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Audition madness

Here at Cambridge, the first term of the academic year is coming to a close. That means that planning and auditions for next term’s performances are well underway. Because I act in plays and sing in musicals and operas, I have been attending a lot of auditions–sixteen this week alone, to be exact. I’m definitely not the best person at keeping sane amid this all, but I do try. Here are some tips I’ve picked up from living the craziness:

  • Stay hydrated. It can be hard to remember to drink water when you’re running from audition to audition all day and not stopping to sit down for meals. Bring a water bottle and use it! It really does help with the singing. Remember to drink from it consistently across the course of the day rather than in large draughts when you’re thirsty.
  • Stay fed. This goes with the above: It’s easy to skip meals in the audition craziness. But I guarantee you your auditions will be better if you’ve had something (preferably something healthful) to eat.
  • Be prepared. Assume the accompanist will utterly fail at playing the music and be ready for that. Assume the sides/pieces should be memorized (if they’re given to you in advance). Assume the audition pieces will make little sense out of context and that you should read or see the show in advance. It can be painful to spend hours preparing for an audition when the odds of rejection are high, but those odds are much higher is you don’t prepare!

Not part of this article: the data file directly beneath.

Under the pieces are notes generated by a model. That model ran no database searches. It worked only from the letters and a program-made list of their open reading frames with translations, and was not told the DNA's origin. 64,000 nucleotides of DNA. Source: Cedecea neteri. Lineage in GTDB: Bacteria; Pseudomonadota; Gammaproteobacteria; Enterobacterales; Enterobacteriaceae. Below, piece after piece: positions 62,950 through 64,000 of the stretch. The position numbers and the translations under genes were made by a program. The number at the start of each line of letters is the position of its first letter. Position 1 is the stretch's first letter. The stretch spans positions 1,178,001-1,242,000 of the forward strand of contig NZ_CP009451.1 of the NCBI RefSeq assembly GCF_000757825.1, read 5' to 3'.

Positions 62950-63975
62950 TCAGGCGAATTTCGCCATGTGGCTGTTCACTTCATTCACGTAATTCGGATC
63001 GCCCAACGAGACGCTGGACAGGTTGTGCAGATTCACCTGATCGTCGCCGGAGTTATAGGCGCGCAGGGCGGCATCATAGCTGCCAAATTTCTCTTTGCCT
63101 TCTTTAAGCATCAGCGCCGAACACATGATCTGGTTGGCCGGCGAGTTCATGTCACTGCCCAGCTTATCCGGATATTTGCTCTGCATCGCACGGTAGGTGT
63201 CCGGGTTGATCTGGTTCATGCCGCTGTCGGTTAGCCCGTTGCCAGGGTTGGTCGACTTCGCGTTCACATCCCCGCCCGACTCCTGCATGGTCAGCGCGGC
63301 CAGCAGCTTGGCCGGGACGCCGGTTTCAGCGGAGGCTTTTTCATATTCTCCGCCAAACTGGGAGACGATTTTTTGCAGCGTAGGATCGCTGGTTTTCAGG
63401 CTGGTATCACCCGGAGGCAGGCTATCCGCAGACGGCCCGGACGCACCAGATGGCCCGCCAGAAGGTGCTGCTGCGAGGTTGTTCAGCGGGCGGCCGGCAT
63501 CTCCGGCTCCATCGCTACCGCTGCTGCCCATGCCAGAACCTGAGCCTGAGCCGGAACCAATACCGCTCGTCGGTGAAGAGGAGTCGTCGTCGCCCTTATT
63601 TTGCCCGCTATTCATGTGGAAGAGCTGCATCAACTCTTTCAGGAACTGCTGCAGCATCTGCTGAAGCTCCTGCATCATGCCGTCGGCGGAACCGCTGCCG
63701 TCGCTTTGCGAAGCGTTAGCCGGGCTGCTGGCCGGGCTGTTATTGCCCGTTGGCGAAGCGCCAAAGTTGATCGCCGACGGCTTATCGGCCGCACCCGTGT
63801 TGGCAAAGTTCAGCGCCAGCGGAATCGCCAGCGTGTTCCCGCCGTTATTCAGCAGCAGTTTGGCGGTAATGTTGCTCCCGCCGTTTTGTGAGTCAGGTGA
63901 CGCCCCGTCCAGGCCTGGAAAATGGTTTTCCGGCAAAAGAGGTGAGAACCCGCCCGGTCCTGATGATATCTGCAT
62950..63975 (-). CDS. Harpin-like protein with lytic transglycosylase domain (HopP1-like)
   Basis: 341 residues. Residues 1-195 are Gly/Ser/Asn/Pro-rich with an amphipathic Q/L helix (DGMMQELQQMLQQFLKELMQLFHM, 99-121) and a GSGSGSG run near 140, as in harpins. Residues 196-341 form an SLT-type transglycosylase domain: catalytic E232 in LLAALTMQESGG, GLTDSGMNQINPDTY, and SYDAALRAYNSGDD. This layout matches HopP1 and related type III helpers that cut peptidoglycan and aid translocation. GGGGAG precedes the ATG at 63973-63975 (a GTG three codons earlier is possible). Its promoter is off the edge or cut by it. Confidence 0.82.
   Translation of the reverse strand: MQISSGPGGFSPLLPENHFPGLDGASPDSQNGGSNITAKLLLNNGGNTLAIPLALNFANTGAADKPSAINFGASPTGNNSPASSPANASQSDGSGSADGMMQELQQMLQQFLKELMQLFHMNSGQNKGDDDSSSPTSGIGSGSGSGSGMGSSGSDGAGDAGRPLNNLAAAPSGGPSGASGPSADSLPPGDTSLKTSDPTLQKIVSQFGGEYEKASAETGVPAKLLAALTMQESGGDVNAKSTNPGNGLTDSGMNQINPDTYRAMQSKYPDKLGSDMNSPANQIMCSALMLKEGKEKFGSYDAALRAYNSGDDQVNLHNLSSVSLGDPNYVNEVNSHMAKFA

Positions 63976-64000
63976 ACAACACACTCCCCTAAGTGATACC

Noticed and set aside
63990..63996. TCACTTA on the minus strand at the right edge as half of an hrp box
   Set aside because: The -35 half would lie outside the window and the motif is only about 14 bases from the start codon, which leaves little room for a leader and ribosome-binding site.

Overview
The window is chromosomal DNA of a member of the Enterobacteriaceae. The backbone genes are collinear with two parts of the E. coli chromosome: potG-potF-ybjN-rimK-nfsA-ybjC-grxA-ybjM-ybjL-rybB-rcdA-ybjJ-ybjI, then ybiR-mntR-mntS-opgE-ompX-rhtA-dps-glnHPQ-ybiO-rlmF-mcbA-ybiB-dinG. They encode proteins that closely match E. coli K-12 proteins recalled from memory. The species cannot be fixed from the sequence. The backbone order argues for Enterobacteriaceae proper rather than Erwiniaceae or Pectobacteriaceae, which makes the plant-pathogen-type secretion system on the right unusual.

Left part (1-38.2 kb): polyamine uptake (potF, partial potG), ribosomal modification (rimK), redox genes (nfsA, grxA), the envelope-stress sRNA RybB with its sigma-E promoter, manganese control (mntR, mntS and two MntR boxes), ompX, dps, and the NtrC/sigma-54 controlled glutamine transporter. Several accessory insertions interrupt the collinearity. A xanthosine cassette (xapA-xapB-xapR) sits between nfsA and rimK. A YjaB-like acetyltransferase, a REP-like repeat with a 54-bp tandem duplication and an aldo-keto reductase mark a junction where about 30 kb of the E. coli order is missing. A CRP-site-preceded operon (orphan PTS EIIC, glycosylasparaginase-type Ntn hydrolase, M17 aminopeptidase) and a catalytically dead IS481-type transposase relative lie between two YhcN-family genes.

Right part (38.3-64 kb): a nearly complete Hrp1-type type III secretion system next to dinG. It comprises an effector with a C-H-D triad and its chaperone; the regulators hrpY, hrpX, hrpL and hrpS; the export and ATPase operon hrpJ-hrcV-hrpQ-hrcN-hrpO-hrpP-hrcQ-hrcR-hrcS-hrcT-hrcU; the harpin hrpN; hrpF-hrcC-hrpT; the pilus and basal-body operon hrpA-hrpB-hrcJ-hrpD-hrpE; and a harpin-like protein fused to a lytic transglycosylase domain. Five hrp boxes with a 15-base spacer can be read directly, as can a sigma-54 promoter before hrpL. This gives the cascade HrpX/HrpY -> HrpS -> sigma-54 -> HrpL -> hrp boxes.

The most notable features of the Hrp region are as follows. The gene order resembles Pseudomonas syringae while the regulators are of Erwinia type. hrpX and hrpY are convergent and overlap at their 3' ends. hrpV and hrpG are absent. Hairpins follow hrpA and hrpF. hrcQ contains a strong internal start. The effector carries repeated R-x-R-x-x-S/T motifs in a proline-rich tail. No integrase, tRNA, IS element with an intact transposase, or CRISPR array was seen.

• Take risks. There are at least a dozen other people who can offer a nice, thoughtful reading of the dialogue or a pretty interpretation of the song. You’re more likely to be memorable if you do something a little crazy that most of the rest of them don’t. Screams, laughs, sudden character shifts… Make it fit with the piece, but don’t just be like everyone else.
  • Ask questions. Not sure whether they want to hear you belt or sing lyrically? Not sure what size theatre you should be imagining playing to? The director probably has an idea in his or her head, and your chances of nailing the audition are much better if you ask some questions and get a sense of that idea.
  • Try to forget about auditions after you do them. Some audition panels will let you know within a day or two, and sometimes they’ll take weeks. You can’t afford to worry about when and what you’ll hear from every panel, so it’s best to try not to think about it until news comes.
  • Find a good way to console yourself about rejection. When news finally comes, some of it will be bad. No matter how talented you are, there is no possible way every director will want you for their show. Your consolation could be anything from, “Well, there’s another show I wanted to be in the same week, so now I can audition for that” to “When Ian McKellen was at Cambridge, he only got tiny roles his freshman year, and look where he is now”. Whatever works for you.
  • Ask for feedback. When you do get bad news, ask them what you could have done differently and why you didn’t get the part. Sometimes this is really unhelpful–I’ve gotten a lot of precisely contradictory feedback from different directors. But sometimes patterns emerge that indicate areas for you to work on.
  • Apply for as many auditions as you can. The best way to get exciting roles is to audition for as many as possible. When there’s a lot of talent around, whether you get cast often comes down to minor quirks in your portrayal of the character. The more things you audition for, the greater the chance you’ll do an audition where your choices coincide with the director’s vision.

To anyone else experience audition craziness right now, good luck. I’d be very glad to hear any other advice you have for getting through it alive and sane!

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